The lowest common denominator, or LCD, denotes the smallest number divisible by the denominators of every fraction in a set, whereas a least common multiple, or LCM, is the smallest multiple that two numbers have in common as products. Finding the LCD and LCM requires knowing prime factors of a number.
For instance, the LCM of 28 and 42 is 84. To find this, both products are broken down into prime factors. The factors for 28 are 2^2 and seven. Denoting 2^2 means two is used twice, so two times two is four, and then four times seven is 28. For 42, the prime factors are two, three and seven. To find the least common multiple, the highest power of each numeral is multiplied together, which is 2^2 times three times seven, or 84.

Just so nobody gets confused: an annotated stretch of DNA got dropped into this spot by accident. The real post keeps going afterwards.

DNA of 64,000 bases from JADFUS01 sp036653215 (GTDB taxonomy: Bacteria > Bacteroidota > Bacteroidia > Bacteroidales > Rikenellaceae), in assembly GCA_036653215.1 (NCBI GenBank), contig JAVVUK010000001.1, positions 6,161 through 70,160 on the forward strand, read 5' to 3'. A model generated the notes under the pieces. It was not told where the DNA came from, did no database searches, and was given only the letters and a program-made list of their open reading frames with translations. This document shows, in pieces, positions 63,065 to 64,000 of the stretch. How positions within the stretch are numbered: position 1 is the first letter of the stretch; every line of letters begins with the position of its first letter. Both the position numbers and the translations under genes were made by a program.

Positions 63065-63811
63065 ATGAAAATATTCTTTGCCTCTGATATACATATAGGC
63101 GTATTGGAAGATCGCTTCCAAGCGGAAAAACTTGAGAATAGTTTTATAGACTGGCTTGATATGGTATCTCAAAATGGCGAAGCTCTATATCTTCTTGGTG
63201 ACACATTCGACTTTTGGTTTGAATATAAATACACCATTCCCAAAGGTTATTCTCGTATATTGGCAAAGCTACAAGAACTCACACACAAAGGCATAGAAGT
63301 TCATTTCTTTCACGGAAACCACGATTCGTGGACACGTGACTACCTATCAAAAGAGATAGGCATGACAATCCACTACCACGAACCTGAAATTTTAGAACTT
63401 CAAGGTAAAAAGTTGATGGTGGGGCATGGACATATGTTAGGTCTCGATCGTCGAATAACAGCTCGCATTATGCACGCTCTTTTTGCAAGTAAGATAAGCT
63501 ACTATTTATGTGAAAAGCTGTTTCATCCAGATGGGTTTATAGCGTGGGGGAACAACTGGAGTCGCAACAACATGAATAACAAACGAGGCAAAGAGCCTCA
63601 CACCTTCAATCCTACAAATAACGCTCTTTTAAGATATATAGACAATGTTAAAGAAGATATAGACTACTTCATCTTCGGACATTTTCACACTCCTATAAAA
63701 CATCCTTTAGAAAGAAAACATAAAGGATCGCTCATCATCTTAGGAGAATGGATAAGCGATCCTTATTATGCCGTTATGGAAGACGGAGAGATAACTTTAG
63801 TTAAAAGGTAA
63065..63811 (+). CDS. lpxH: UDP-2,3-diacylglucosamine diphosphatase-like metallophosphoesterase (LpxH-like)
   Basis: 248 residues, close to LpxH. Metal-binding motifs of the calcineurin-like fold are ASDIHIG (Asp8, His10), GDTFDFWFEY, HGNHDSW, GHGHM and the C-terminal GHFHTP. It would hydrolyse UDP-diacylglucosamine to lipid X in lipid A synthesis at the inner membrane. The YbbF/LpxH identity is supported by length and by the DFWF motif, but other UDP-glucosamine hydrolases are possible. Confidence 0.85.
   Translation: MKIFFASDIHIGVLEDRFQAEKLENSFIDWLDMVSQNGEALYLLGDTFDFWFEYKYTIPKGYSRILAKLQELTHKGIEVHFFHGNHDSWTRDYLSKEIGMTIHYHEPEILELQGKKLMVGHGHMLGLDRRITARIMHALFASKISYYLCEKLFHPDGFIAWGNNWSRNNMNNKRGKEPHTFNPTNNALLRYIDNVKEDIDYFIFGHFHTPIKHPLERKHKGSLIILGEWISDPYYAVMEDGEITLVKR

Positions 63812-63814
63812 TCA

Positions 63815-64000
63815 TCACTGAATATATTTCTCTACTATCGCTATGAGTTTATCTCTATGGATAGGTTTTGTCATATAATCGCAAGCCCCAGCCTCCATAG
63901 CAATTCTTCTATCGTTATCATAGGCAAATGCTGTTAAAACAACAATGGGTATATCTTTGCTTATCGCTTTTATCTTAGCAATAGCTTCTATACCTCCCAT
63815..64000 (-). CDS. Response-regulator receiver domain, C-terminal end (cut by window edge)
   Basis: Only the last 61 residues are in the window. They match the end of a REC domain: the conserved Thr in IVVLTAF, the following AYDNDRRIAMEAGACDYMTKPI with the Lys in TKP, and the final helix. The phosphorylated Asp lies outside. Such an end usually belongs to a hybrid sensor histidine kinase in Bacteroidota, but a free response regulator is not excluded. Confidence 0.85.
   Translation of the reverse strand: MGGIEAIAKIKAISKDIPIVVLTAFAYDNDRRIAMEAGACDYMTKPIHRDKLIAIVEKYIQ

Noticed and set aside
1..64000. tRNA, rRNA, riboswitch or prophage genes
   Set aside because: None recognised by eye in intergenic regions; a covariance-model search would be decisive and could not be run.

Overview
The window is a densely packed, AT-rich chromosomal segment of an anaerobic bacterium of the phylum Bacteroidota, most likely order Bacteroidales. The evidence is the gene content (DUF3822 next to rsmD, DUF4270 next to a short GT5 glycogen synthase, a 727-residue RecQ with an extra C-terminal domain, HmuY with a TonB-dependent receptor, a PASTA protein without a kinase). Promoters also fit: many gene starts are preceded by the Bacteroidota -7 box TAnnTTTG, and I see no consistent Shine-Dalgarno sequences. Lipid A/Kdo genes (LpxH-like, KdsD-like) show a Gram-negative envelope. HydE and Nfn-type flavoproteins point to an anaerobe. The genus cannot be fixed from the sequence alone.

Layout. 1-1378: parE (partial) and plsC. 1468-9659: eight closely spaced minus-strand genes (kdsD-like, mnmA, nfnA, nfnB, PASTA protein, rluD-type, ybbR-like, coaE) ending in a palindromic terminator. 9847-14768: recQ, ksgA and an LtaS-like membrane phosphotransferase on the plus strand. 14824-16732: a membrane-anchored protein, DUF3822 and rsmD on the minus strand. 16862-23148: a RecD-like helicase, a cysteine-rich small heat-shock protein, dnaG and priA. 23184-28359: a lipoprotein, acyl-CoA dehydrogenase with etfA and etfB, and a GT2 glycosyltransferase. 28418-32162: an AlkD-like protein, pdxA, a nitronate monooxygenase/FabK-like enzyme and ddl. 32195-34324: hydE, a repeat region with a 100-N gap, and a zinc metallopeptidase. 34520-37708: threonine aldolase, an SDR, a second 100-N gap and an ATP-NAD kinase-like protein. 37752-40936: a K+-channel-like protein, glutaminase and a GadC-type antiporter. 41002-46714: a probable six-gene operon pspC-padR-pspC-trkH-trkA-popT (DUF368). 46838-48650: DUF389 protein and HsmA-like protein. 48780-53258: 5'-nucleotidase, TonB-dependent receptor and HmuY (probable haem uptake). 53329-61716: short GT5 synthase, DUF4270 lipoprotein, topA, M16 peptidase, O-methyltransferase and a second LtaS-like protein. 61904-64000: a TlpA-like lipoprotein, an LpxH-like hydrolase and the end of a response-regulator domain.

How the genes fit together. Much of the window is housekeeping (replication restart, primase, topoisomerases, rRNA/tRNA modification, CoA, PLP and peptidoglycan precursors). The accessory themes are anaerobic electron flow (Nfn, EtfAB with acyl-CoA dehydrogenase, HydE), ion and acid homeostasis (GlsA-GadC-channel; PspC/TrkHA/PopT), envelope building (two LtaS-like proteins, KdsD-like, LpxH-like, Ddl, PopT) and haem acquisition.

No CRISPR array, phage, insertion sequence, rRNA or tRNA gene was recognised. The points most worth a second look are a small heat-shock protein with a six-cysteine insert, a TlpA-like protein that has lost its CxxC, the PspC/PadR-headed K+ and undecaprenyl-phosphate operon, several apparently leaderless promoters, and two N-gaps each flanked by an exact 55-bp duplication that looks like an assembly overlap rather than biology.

For the LCD, consider the fractions 7/42 and 5/28. Both 42 and 28 must be broken into their prime factors. Forty-two is two times three times seven. Twenty-eight is 2^2 times seven. Each is factored into two, three and seven. To determine the LCD of 42 and 28, each factor is raised by the highest exponent and multiplied, so that means two is squared. The LCD is 2^2 times three times seven, or 84. The fractions are then converted to 14/84 and 15/84, because 42 times two is 84 and 28 times three is also 84.